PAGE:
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Massage Today
August, 2014, Vol. 14, Issue 08

Legislative Changes Return Authority to Local Agencies

By Kathryn Feather, Senior Associate Editor

At a recent hearing before the California Senate Committee on Business, Professions and Economic Development, the latest amended version of Assembly Bill 1147 revealed some significant changes to the structure of massage certification; most notably a return of authority to local agencies to regulate and restrict the operation of massage establishments that might be engaging in illegal activity such as prostitution or human trafficking.

Assembly Bill 1147 would revise and replace Senate Bill 731 (passed in September 2008 and due to sunset this December), which established a two-tier voluntary certification system that allowed a massage therapist to practice lawfully throughout the state without being subject to city or county ordinances. It also established the CAMTC, a private nonprofit organization acting as the regulator of massage therapy certification. Prior to the passage of SB731, massage therapists in California were subjected to the ordinances enacted by individual cities and counties providing for the licensing and regulation of the business of massage. It was a patch work of various regulations many therapists were eager to see disappear as they were often paying multiple fees to practice in more than one city or county.

However, law enforcement agencies and city and county officials have come forward during this sunset review process to share their concerns and urge the legislature to sunset SB731 and the CAMTC, as they believe the current legislation lends to the proliferation of illegitimate massage establishments, prostitution and human trafficking. The League of California Cities was particularly vocal in a previous hearing in citing the reasons for a return to local control.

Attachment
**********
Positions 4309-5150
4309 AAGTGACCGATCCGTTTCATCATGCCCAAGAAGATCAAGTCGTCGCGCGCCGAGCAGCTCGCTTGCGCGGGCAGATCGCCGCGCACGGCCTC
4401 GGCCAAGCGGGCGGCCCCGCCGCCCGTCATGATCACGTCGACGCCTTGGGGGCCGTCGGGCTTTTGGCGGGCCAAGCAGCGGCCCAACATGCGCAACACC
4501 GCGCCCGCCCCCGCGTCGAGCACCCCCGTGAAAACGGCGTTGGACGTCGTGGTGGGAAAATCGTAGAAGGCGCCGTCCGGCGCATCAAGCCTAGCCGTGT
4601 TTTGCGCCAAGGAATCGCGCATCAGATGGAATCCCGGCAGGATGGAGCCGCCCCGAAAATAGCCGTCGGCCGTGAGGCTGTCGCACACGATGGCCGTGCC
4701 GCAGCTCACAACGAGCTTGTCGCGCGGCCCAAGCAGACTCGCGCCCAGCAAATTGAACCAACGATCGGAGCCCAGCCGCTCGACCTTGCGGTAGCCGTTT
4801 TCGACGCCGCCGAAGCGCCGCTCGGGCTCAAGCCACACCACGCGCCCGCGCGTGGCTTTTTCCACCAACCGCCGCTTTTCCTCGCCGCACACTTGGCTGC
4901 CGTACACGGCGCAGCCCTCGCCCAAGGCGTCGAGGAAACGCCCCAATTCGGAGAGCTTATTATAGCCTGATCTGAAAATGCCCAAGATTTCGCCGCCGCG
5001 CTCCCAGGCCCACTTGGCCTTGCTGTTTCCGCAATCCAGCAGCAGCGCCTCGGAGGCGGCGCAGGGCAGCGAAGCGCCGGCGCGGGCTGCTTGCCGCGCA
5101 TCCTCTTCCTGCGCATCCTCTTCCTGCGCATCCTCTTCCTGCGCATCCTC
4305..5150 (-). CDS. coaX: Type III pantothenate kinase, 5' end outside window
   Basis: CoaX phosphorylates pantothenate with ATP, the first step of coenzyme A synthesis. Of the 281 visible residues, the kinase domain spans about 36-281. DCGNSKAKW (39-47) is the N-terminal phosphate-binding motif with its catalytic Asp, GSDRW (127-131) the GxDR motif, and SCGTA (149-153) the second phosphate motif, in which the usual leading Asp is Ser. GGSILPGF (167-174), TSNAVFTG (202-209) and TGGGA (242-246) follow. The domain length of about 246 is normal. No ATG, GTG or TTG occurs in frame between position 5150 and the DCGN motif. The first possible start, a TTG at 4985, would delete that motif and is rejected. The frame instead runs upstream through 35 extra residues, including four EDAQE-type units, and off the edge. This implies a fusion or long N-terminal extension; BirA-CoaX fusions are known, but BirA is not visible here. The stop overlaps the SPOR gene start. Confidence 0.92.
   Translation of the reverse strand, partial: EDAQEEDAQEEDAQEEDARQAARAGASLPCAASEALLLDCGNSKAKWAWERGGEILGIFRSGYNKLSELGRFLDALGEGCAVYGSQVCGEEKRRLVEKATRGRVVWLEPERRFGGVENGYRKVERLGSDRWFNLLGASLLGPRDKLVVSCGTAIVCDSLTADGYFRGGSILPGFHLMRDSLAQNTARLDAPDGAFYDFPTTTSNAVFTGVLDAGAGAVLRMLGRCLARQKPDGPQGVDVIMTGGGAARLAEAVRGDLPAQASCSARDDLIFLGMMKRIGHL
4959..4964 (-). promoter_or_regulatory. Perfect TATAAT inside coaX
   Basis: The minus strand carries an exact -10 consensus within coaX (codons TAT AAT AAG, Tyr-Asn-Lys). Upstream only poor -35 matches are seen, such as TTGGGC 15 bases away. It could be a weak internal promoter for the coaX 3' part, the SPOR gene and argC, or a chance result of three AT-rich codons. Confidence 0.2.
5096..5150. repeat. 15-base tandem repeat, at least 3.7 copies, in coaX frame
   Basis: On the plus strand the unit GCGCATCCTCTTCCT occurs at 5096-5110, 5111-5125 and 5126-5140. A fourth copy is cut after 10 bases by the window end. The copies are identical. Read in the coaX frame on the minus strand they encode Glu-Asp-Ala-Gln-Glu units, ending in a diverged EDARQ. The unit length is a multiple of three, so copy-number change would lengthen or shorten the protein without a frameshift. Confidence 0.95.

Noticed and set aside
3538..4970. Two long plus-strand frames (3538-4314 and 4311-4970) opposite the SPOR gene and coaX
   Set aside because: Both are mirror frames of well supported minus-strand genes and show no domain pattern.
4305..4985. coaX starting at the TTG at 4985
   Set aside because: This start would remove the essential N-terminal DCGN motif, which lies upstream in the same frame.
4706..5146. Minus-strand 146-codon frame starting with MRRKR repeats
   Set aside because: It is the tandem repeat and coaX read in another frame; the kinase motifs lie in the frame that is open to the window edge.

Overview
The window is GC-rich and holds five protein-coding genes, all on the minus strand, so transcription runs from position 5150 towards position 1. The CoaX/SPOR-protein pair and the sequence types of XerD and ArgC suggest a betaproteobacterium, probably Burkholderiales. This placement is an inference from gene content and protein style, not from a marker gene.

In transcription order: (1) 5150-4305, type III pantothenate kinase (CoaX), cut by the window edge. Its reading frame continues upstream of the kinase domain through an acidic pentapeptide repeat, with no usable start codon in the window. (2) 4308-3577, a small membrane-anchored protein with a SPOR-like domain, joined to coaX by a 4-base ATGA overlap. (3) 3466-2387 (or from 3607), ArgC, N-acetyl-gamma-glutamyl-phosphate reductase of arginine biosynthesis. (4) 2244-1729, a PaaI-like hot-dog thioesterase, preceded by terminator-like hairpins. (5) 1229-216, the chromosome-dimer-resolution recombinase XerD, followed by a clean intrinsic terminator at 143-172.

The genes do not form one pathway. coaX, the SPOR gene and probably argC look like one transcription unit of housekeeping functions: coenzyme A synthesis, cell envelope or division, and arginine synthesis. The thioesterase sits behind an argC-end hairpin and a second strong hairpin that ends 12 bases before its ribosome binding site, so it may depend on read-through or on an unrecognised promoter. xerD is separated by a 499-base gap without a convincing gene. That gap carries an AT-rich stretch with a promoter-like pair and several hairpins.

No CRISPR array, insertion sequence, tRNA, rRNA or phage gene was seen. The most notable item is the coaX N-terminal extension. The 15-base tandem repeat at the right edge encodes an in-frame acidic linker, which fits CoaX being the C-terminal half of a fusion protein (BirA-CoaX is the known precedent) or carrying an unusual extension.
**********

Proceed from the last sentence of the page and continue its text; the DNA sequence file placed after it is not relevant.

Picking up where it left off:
CAMTC - Copyright – Stock Photo / Register Mark Bill co-author Chris Holden said that, "while the law that created the council, SB731, has helped legitimate massage businesses, it has had unintended consequences. These consequences have tied the hands of cities who want to keep illicit massage businesses out of their communities."

CAMTC CEO Ahmos Netanel shared the following statement with Massage Today in response to the hearings on AB1147.

"We believe it is important to work with state and local leaders, communities, law enforcement and businesses to achieve two goals:

  1. Close illegal massage establishments that cater to prostitution, and in many cases involve human trafficking.
  2. Protect consumers' access to safe therapeutic massage in a respectful environment.

"If enacted, the proposed bill that was recently amended July 1, 2014, would make significant changes to existing law and extend CAMTC's operations through the year 2016. Under the current law, cities and counties cannot impose land use rules, regulations, moratoriums, caps, etc., on businesses that use only CAMTC certified professionals to provide massage services for compensation, unless those land use regulations are also uniformly applied to all others that provide professional services. This proposed AB 1147 would remove that exemption and allow cities and counties to regulate massage businesses in any way that they see fit, as long as they do not:

  • Prohibit a person of one gender from massaging a person of the other gender or to regulate a massage establishment as adult entertainment;
  • Require a massage establishment to have windows, walls that don't extend from floors to ceilings, or other physical structures that interfere with a client's reasonable expectation of privacy;